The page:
Don't hesitate to contact us if you require additional information.

Regards,
Bob Estabrook


I had a similar problem with my new AC-5B-MD 230V. The conversation with March pump folks went like this:

Kevin, the problem we have run into with the beer brewers is that they dont clean these units out properly and the sugars build up between the impeller and the shaft. The best thing you can do to remedy this situation is to drill out the hole in the impeller that the shaft goes through with a 17/64 drill bit to open it up a bit. That will help with your problem and at the same time help with the cleaning/buildup of the sugars.
Also, if you dont have a 1 line feeding that pump and are trying to pump through a 1/2 line on the output side then you are starving the pump. You would need to have a valve on the outlet side of the pump and choke it down a bit to help balance out the flow rates as theres not enough liquid feeding the pump to operate properly. Check the front side (inlet) of the impeller....where the shaft goes into it, there should be a slot across the face of it that looks like you can fit a flat head screwdriver in there. That our wear indicator. if its there then it should still be OK...if its worn down then the impeller is probably contacting the pump walls now and causing the problems


my reply:

I'll check out the wear indicator. I cant imagine cleaning would be an issue. Every time i use the pump, I flush it with 90+ degree C water until the liquid runs clear. This is followed by 20 minutes circulating hot PBW, and another hot water rinse. If this isn't enough to clean it then the only way is to open it up and manually clean the impeller and shaft - is the what you recommend.

I do have a ball valve on the outlet of the pump which is never opened fully. Actually, when the pump is running well it barely gets opened at all so as to not starve the pump.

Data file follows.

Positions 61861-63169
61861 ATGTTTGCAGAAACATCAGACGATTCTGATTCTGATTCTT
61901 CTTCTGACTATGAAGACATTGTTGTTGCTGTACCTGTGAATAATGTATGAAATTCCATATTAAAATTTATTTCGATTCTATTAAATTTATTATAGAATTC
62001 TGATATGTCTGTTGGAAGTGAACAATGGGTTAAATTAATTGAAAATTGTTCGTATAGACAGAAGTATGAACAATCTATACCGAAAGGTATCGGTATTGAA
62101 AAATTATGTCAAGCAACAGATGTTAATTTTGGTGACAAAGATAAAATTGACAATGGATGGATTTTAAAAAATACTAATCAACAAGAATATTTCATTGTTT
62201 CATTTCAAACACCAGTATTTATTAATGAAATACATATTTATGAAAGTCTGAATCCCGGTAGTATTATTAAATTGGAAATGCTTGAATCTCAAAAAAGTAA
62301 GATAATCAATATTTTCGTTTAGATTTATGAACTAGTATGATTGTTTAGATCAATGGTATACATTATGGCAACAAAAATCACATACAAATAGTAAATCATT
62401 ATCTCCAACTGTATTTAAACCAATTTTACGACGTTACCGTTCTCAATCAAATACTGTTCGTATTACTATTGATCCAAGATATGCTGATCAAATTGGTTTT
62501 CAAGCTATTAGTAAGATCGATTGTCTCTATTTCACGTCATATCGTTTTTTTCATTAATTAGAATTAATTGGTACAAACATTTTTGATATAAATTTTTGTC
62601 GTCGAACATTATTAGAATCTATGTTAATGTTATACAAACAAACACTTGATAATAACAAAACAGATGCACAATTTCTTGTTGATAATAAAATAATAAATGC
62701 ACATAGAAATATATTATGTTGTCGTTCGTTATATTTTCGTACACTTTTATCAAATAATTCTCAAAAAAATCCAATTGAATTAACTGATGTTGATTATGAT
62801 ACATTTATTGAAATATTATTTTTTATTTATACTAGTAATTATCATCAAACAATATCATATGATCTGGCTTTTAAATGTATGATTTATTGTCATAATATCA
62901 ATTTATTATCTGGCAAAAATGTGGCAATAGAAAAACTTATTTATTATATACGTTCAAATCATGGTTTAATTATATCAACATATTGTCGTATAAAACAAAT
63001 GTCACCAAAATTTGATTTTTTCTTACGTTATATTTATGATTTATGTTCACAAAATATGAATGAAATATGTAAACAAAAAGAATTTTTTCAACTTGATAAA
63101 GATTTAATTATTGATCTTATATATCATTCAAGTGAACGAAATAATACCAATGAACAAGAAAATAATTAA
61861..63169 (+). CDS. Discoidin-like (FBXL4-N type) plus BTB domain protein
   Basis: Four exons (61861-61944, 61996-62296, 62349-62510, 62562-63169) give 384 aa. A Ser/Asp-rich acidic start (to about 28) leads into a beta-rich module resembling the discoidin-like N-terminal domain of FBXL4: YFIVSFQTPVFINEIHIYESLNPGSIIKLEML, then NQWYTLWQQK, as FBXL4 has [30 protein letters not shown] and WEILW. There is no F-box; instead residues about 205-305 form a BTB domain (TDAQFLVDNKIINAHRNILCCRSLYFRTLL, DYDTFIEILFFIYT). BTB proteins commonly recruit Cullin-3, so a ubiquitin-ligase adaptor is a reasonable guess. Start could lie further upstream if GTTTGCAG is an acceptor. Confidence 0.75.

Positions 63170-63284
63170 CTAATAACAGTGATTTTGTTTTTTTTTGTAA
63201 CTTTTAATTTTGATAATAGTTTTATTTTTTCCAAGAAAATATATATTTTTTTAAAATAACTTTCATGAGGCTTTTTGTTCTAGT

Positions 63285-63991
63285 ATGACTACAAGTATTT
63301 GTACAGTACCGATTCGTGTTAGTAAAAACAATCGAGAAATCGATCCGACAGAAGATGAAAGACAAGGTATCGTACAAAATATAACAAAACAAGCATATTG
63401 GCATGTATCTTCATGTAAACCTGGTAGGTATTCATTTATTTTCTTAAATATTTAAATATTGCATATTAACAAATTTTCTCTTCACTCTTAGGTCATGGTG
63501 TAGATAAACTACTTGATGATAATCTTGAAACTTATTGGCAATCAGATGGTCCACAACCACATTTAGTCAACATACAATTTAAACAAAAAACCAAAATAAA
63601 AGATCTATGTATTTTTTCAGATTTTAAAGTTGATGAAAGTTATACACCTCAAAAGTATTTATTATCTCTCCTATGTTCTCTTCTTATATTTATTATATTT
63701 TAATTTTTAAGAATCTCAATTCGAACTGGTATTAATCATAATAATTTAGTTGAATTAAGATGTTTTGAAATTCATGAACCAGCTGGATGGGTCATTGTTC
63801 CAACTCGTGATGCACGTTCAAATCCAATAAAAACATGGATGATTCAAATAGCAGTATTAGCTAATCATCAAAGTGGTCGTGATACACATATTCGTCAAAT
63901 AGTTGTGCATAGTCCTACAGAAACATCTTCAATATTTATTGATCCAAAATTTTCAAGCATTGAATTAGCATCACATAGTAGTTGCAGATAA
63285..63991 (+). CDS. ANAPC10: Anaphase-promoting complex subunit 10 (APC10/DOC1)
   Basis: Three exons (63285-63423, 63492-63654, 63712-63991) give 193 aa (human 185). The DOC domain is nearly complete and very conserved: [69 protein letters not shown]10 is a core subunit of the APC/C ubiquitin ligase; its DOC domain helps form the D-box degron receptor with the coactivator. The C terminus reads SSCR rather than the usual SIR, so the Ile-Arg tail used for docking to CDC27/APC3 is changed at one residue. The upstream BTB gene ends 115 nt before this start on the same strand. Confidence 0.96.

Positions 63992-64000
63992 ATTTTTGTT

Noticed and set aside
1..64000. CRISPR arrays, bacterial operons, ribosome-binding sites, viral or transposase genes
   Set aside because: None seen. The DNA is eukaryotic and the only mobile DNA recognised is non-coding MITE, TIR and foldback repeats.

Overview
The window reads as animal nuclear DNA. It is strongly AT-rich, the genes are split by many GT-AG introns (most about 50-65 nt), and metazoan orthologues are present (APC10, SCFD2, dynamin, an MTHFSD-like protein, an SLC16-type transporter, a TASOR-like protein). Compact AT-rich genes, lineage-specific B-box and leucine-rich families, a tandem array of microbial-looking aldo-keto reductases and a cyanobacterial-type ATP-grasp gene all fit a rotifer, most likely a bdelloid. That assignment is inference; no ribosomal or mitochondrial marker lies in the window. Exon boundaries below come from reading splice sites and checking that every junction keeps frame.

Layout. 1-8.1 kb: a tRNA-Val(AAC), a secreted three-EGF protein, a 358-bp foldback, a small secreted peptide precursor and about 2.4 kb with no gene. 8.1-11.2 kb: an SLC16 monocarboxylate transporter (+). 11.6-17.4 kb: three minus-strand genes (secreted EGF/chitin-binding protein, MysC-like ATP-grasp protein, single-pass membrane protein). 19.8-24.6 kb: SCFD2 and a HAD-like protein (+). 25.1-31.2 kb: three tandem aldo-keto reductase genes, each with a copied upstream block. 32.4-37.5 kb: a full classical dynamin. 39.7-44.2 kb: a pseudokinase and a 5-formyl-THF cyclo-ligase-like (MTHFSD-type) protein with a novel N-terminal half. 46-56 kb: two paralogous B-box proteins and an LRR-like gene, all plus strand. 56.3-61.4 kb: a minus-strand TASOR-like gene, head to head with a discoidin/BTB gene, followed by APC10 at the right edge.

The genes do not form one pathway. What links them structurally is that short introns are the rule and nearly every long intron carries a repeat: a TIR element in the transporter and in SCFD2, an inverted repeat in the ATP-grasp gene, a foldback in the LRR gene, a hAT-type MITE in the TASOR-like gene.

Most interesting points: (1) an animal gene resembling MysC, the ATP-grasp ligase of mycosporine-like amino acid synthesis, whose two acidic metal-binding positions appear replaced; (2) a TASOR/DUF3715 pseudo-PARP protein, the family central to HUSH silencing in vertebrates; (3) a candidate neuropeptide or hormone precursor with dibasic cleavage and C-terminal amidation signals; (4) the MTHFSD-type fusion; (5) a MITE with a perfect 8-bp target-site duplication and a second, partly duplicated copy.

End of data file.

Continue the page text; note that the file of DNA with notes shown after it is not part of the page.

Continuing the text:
If the wear indicator is worn down do i have to replace the impeller. Is it unusual for the pump to wear out so quick. Like I said, i have only had the pump since August. I've probably used it 10 times


March pump reply:

If that wear indicator is not there, then yes the impeller would need to be replaced. As far as cleaning goes, its not so much the cleaning afterwards...but getting rid of the sugar buildup between the shaft and the impeller. Most times what you do to clean should be enough to keep the pump happy. In some instances a person may get a pump that has tighter then normal tolerances internally. We have min/max specs for all the parts. If you happen to get a shaft on the max side and an impeller on the min side then it would be tighter then normal and it would have trouble cleaning the sugars out/off the shaft. When you inspect the impeller....if the wear indicator is there then just drill it out with that 17/64 drill bit and you shouldnt have any more problems

All this is correspondence from the folks at March pump (who are very quick to respond and helpful). Hopefully it might help anyone else who is experiencing similar problems.

Cheerio
 

razz

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Good info on the wear indicator yum yum yum, thanks.
 

the_new_darren

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Did you try dropping a few drops of sowing machine oil in the lubrication holes?

That would probably have been easier :D

tnd
 

Frag_Dog

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Did you try dropping a few drops of sowing machine oil in the lubrication holes?

That would probably have been easier :D

tnd
I couldn't see any lubrications holes. I didn't want to use any 'oils' because I didn't know what the oil would do the the plastics, and the food safe aspect.
 

QldKev

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Originally Posted by WalterAtMarchPump View Post
Oiling the pump is not 100% necessary unless its being operated in a bad environment like very dusty or very humid where it can start to rust. The motor Mfg have told us they are lubricated enough to last the lifetime of the pump for continuous duty operation. (according to them that would be between 3-5 years of nonstop running)
If it makes you sleep better at night I just recommend to all that call here to get some sewing machine oil (that 3-in-1 oil is perfect) and put a few drops in once a year for the average person operating it inside their home. Anything else would be your own judgment call.